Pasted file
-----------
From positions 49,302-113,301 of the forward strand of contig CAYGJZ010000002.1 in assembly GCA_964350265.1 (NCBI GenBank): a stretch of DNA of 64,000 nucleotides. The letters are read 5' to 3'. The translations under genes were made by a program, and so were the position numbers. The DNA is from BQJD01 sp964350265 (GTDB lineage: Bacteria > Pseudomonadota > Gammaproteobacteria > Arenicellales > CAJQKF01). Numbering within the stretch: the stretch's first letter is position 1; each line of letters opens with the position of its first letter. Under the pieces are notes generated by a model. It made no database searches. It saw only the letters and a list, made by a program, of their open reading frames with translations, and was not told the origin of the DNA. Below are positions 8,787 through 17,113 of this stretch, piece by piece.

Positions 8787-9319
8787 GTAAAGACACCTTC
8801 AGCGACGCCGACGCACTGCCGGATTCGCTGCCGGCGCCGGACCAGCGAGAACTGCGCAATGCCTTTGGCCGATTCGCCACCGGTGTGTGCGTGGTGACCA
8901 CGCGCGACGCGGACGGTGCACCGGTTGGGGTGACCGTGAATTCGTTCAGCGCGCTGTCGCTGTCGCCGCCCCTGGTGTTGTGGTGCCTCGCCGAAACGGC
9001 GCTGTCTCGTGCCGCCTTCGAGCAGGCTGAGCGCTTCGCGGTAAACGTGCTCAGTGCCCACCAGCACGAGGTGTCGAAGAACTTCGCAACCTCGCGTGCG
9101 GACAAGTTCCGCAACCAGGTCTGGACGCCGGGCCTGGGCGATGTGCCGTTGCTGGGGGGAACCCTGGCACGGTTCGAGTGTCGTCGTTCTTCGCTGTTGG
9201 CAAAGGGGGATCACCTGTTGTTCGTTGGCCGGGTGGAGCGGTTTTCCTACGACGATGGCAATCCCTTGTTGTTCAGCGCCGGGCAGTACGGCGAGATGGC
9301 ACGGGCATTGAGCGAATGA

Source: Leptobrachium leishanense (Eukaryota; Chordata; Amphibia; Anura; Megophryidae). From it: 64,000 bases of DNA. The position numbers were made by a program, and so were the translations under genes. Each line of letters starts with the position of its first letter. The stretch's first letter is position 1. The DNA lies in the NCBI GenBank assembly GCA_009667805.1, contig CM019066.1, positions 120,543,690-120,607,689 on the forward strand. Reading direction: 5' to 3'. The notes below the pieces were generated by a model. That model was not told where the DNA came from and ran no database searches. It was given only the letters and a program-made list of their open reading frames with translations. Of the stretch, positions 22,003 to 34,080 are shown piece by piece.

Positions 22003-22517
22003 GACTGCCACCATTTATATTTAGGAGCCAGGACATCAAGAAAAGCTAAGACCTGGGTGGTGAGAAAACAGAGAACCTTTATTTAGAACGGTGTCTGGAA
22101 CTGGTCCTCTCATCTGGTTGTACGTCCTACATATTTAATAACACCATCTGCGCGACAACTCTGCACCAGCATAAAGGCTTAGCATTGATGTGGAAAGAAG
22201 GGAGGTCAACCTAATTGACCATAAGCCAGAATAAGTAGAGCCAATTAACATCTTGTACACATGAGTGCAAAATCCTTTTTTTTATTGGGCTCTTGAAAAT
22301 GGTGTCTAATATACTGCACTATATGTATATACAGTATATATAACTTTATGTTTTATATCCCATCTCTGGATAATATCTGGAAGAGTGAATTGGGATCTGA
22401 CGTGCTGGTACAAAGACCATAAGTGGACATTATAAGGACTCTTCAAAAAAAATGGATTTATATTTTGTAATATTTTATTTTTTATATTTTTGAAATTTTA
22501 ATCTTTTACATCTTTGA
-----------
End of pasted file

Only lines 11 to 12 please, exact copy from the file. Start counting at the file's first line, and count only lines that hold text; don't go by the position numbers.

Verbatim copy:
Positions 22003-22517
22003 GACTGCCACCATTTATATTTAGGAGCCAGGACATCAAGAAAAGCTAAGACCTGGGTGGTGAGAAAACAGAGAACCTTTATTTAGAACGGTGTCTGGAA